Shuttered gun range in S Sacramento park leaked toxic lead dust

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Source:   —  April 10, 2016, at 5:29 AM

Mangan Rifle and Pistol Range in S Sacramento tells only a tiny portion of the story. The city-owned gun range in Mangan Park, on thirty-fourth Ave close Freeport Boulevard, close down more than fifteen months ago, and a “temporarily closed” note on the door is the only notice neighboring residents and park users received.

Shuttered gun range in S Sacramento park leaked toxic lead dust

sA note taped to a side door of the James G. Mangan Rifle and Pistol Range in S Sacramento tells only a tiny portion of the story.

The city-owned gun range in Mangan Park, on thirty-fourth Ave close Freeport Boulevard, close down more than fifteen months ago, and a “temporarily closed” note on the door is the only notice neighboring residents and park users received.

The city closed the indoor range because it was polluted by hazardous levels of lead dust after decades of operation. But it's never cleaned that toxic dust from the interior of the shuttered range, nor from the roof, according to interviews and internal city documents. Environmental scientists specializing in lead contamination declare the tainted particles that remained should've been cleaned long ago, and may pose an environmental hazard for park users and residents in the surrounding neighborhood.

The scientists interviewed by The Sacramento Bee said soil in the surrounding park and neighborhood should've been certified at the time the facility closed, to look if the toxic particles had spread through wind and rain. The city failed to do any soil testing until April one, after The Bee began asking questions for this story.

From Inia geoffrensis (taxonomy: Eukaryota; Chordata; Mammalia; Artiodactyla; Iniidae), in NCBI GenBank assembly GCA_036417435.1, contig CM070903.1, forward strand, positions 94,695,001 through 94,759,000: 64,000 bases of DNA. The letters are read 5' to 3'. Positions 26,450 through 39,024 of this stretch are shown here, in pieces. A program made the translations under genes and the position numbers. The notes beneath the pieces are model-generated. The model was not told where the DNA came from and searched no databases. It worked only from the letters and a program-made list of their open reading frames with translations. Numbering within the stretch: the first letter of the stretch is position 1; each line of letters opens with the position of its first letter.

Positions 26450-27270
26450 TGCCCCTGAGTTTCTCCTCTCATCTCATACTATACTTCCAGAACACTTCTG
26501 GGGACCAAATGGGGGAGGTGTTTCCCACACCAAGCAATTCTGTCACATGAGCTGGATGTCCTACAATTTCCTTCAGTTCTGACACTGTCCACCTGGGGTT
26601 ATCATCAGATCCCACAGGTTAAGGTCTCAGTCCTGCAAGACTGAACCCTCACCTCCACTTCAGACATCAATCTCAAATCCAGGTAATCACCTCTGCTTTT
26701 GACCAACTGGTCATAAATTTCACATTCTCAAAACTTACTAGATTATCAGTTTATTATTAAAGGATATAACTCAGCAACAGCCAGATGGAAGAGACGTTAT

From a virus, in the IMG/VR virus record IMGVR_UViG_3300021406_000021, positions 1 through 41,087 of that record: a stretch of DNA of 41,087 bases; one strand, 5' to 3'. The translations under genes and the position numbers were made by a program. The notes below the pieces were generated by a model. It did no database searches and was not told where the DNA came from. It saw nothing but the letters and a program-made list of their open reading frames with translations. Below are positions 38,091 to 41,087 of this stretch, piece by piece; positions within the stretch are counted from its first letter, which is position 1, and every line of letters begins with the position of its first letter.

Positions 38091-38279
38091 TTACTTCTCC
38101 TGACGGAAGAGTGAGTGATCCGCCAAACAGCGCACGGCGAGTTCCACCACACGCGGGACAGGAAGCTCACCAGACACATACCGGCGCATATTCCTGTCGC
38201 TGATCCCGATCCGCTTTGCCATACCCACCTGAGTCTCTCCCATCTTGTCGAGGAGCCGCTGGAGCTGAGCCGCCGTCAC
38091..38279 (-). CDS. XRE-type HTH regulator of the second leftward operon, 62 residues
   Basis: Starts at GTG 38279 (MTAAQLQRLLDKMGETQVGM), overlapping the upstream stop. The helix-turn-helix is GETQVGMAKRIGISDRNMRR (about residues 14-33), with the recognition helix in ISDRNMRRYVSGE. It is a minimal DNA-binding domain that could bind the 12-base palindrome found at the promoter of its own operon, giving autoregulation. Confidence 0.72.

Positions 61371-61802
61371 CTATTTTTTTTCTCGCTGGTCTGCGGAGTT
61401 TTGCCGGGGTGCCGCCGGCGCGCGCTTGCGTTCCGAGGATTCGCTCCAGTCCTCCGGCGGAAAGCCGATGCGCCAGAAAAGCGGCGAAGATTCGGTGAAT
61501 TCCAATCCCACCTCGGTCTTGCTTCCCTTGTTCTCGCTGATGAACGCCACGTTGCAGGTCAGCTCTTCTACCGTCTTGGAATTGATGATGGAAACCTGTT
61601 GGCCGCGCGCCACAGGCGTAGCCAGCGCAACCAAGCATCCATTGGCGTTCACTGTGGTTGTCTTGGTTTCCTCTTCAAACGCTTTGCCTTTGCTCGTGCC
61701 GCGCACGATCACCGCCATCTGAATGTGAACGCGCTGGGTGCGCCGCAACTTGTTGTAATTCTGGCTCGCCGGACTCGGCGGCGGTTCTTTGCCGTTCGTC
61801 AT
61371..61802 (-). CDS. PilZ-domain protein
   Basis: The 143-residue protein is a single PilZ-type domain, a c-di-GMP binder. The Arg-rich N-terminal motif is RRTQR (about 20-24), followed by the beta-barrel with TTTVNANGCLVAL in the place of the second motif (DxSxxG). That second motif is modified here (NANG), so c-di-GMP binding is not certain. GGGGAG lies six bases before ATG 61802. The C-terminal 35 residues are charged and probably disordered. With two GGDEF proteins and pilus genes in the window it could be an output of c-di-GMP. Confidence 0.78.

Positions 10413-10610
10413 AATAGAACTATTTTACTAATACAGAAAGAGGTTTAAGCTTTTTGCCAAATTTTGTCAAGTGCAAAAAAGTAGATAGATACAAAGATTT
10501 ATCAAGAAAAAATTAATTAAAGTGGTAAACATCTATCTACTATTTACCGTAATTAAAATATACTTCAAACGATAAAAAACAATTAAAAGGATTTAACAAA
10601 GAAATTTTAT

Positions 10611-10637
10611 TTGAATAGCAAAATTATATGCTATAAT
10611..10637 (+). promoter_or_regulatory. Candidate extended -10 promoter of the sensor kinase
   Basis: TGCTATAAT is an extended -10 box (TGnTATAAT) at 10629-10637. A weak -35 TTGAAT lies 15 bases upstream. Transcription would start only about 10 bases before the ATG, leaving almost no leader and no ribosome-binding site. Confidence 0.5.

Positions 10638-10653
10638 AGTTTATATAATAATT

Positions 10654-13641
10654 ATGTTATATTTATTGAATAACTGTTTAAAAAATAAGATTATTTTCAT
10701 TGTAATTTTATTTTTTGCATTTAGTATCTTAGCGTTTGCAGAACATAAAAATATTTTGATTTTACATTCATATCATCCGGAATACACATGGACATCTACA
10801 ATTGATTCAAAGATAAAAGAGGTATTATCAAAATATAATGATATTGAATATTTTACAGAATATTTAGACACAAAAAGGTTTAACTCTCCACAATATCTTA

In the decade before its closure, the city certified for lead contamination before and after cleanings at the gun range that took space a few times a year. More than twenty tests conducted interior the range between two thousand six and two thousand fourteen found lead in nearly every corner of the building, from the firing range floor to the kitchen, that registered over levels defined by the CA Dept of Public Health as hazardous to human health. The levels measured were sometimes hundreds of times greater than the state’s hazard threshold. In some cases, the tests found elevated lead levels both before and after the cleanings.

The gun range operated for years with a dated ventilation system that failed to filter that contaminated dust properly, according to a two thousand twelve assessment by an exterior consultant. In March two thousand twelve, TRS Range Services, hired by the city to review gun range operations, reported that the ventilation system at the range appeared to be spewing unfiltered air from interior the building into the environment.

The first record of the city testing the range exterior for lead was more than two years later, in July two thousand fourteen, and the results were striking: Two different roof vents had lead readings that registered more than seventy times higher than Dept of Public Health hazard limits, according to city test records obtained through the state’s Public Records Act.

An environmental consultant conducted another circular of tests in November two thousand fourteen that found elevated readings on three different parts of the roof and throughout the building’s interior.